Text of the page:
At the Keeneland January sale, the number of mares in foal to a stallion suggests different things, depending on the horse. For instance, some sires in great demand, like Bernardini and Tapit, have only one mare in the first book of the January, and this indicates that nearly all the mares covered by those sires and intended for the sales went through the ring in November.

On the other hand, stallions that would be regarded as more representative of the middle market, such as Midnight Lute, Scat Daddy, and Into Mischief, have the most in-foal mares consigned (12 each for Midnight Lute and Scat Daddy), or the most short yearlings (11 for Into Mischief).

With mares in foal, buyers are looking not only at the mares themselves but also at what they are carrying. Clearly, mares in foal to sires with six-figure stud fees have to bring a hefty price to justify selling them, and only a limited number of buyers operate in that range. But January brings a vast array of middle-market buyers to the ring, and mares in foal to more mid-range stallions attract a great deal of attention from buyers and their representatives.

The same goes for the sires of these first-look yearlings of 2015, and Into Mischief is of particular interest because these yearlings are among the sire’s first offspring conceived after his first racers came to the races in 2012.

Those runners included Goldencents, winner of two races as a juvenile, including the G3 Delta Jackpot, and second in the G1 Champagne Stakes. Also from Into Mischief’s first crop, Vyjack was a stakes winner at 2, then added the G2 Jerome and G3 Gotham early the next season. Goldencents kept the headlines coming with his victories in the Sham and the Santa Anita Derby in the spring of 2013, and their sire’s book swelled to massive proportions.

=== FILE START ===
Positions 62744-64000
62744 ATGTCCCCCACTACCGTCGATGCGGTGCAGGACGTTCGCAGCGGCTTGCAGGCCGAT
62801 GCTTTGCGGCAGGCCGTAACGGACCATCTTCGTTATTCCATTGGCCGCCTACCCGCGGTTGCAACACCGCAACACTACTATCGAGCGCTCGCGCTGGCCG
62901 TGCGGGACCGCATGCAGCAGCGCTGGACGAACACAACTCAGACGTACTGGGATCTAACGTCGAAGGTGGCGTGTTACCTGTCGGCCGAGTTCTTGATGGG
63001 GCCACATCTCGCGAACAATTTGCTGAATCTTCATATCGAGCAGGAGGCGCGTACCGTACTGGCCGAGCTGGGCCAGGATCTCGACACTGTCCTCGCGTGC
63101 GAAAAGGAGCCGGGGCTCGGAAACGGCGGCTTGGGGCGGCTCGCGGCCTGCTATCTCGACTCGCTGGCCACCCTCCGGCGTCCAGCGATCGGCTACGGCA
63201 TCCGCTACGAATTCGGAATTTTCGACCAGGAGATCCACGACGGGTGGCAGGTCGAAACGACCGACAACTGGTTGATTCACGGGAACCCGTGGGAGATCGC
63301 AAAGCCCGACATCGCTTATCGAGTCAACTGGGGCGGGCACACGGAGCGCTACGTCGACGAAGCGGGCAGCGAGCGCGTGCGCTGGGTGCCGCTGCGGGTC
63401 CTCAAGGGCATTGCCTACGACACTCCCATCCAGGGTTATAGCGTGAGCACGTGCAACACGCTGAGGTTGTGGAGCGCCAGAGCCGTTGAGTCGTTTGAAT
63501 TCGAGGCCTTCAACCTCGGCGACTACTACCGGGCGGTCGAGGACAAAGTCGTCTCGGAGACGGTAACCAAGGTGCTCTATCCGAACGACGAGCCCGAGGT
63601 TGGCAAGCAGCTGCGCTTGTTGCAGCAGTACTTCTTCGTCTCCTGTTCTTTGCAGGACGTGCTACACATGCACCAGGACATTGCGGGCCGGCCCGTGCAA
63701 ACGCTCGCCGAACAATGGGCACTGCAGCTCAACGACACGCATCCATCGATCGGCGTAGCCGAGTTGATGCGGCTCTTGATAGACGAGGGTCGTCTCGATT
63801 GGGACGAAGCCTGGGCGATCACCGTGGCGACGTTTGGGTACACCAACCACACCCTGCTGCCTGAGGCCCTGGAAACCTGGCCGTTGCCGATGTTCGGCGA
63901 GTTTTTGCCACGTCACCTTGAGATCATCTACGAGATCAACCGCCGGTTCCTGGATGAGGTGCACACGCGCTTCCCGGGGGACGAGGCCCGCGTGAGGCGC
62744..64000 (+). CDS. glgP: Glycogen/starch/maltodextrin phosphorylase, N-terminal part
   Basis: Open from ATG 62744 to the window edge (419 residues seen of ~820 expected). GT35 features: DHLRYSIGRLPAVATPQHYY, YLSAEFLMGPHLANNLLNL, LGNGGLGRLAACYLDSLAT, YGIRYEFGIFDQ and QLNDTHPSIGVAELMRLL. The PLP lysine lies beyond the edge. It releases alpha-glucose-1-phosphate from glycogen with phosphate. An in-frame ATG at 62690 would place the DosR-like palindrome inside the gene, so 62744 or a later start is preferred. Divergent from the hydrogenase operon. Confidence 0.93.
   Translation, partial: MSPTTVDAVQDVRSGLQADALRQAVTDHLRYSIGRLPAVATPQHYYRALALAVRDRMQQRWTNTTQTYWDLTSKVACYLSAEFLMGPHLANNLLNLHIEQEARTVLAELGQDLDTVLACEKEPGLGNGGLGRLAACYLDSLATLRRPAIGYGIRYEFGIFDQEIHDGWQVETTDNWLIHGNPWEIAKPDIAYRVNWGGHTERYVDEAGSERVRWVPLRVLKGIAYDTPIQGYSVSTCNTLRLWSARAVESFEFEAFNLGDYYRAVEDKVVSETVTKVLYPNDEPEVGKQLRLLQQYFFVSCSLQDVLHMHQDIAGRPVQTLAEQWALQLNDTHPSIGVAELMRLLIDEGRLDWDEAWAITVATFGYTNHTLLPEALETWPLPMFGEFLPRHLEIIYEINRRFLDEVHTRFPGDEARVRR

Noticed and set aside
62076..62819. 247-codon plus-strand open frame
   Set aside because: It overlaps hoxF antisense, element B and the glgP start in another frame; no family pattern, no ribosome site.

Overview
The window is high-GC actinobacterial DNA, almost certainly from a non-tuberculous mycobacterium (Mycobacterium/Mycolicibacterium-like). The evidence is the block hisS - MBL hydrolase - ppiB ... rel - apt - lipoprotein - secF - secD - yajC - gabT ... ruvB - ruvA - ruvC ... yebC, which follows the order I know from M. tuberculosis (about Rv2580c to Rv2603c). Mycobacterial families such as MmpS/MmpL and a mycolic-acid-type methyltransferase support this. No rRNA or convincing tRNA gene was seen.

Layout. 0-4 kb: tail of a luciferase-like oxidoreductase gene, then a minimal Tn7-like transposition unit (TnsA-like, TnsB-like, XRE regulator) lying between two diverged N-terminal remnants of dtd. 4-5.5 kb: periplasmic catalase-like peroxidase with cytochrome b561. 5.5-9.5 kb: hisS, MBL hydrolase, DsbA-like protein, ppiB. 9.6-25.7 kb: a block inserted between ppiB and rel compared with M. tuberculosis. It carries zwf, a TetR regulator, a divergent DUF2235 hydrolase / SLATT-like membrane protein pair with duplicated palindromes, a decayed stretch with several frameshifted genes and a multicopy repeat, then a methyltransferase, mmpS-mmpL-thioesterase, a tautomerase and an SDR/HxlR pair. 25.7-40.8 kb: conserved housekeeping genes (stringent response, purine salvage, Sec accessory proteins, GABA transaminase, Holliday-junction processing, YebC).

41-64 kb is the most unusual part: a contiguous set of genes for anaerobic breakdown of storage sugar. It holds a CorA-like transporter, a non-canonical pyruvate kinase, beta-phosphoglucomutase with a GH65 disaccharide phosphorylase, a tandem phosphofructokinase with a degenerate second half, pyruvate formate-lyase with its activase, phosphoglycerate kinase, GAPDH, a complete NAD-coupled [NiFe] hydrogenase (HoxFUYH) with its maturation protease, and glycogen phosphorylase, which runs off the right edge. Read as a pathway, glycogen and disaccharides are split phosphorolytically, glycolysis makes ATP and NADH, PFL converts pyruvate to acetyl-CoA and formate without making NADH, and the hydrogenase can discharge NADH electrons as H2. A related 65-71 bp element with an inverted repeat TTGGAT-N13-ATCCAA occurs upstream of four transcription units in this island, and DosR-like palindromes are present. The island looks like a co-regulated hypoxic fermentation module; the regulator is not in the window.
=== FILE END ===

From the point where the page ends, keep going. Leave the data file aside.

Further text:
According to statistics from the Jockey Club, Into Mischief covered 210 mares that season, with 181 pronounced in foal. From those, he got 168 foals (80 percent). Some of those foals were bred on what now would be reckoned bargain stud fees for those who beat the wave of demand for the young son of leading sire Harlan’s Holiday.

And with the unexpected death of his sire and his runners’ continuing success, Into Mischief has become a very appealing prospect for middle and upper-middle market commercial breeders.

In 2015, the big bay will stand for $35,000 at the Spendthrift Farm of owner Wayne Hughes.

With at least nine stakes winners representing the stallion in 2014, Into Mischief has been warmly received at the sales, with multiple six-figure yearlings in 2014. From last year’s foals, now yearlings, the sire had 24 sell in 2014 for an average price of $73,042, with a median of $68,500.